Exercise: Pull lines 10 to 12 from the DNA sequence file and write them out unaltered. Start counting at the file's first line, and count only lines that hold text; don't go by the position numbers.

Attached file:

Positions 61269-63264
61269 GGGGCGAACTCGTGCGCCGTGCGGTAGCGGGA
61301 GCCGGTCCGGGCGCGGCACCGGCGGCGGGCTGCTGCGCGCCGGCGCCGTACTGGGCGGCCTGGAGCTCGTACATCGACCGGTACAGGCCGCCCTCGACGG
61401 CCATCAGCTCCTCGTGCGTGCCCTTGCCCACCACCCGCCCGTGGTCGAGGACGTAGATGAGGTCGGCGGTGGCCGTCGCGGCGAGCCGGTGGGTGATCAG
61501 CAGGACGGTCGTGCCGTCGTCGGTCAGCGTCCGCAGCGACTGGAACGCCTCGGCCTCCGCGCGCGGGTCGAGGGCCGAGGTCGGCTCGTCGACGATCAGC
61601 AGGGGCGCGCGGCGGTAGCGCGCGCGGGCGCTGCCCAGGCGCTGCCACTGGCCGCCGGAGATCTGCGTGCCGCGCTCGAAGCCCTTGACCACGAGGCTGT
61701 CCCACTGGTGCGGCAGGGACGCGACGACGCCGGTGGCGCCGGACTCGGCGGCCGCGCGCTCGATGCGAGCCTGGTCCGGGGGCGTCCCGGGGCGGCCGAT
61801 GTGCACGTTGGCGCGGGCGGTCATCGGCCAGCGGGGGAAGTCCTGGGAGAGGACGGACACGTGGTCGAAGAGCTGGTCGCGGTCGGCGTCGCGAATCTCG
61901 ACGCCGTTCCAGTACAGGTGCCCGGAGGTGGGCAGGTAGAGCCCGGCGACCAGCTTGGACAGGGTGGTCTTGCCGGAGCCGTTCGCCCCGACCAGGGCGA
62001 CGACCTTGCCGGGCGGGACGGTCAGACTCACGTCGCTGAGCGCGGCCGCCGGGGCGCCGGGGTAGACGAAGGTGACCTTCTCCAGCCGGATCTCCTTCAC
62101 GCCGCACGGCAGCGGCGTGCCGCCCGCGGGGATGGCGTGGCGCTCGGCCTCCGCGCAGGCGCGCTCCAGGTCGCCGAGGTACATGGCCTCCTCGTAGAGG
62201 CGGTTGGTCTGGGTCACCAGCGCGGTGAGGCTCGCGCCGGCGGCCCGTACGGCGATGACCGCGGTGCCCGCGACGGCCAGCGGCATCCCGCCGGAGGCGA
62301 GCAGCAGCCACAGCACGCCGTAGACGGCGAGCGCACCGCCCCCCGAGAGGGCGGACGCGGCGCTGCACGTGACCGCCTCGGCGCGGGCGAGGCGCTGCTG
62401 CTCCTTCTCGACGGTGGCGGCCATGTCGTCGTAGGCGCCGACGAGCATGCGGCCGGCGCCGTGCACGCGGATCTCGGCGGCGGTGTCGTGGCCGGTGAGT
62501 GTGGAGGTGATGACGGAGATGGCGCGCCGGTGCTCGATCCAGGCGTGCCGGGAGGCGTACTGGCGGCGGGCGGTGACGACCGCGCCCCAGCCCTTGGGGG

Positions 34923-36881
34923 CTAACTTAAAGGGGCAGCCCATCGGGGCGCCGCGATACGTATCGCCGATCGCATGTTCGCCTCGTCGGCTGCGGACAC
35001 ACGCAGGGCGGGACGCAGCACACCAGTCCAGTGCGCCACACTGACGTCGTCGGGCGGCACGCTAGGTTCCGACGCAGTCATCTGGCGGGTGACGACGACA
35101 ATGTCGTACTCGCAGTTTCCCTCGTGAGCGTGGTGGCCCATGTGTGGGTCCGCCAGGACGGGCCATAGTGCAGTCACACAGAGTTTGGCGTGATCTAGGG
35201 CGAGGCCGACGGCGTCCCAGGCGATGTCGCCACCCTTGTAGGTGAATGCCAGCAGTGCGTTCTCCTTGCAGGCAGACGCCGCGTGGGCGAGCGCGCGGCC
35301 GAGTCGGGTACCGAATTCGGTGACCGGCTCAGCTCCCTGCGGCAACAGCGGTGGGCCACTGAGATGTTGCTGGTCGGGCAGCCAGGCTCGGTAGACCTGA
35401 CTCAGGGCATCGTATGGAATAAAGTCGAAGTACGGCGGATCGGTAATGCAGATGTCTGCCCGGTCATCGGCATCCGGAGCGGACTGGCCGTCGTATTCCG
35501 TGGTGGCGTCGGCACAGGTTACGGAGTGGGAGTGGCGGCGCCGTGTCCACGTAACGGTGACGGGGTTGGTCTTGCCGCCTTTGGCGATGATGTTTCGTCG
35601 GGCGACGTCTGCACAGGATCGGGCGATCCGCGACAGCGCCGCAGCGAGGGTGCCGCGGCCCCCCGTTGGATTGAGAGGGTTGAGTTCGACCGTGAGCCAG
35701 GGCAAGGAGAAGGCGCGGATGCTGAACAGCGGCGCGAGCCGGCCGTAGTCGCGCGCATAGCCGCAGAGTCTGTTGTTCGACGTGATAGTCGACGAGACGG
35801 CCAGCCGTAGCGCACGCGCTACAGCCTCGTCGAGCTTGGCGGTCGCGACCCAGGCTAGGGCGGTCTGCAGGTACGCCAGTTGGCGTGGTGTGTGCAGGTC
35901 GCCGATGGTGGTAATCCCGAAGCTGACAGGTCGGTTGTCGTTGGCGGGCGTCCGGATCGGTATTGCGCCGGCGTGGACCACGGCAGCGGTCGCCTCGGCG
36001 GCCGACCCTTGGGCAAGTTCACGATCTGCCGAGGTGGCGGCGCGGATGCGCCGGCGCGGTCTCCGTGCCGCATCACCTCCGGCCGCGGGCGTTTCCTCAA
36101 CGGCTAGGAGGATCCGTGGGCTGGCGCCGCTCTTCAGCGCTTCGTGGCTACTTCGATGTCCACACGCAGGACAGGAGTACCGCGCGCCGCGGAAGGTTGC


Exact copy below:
62001 CGACCTTGCCGGGCGGGACGGTCAGACTCACGTCGCTGAGCGCGGCCGCCGGGGCGCCGGGGTAGACGAAGGTGACCTTCTCCAGCCGGATCTCCTTCAC
62101 GCCGCACGGCAGCGGCGTGCCGCCCGCGGGGATGGCGTGGCGCTCGGCCTCCGCGCAGGCGCGCTCCAGGTCGCCGAGGTACATGGCCTCCTCGTAGAGG
62201 CGGTTGGTCTGGGTCACCAGCGCGGTGAGGCTCGCGCCGGCGGCCCGTACGGCGATGACCGCGGTGCCCGCGACGGCCAGCGGCATCCCGCCGGAGGCGA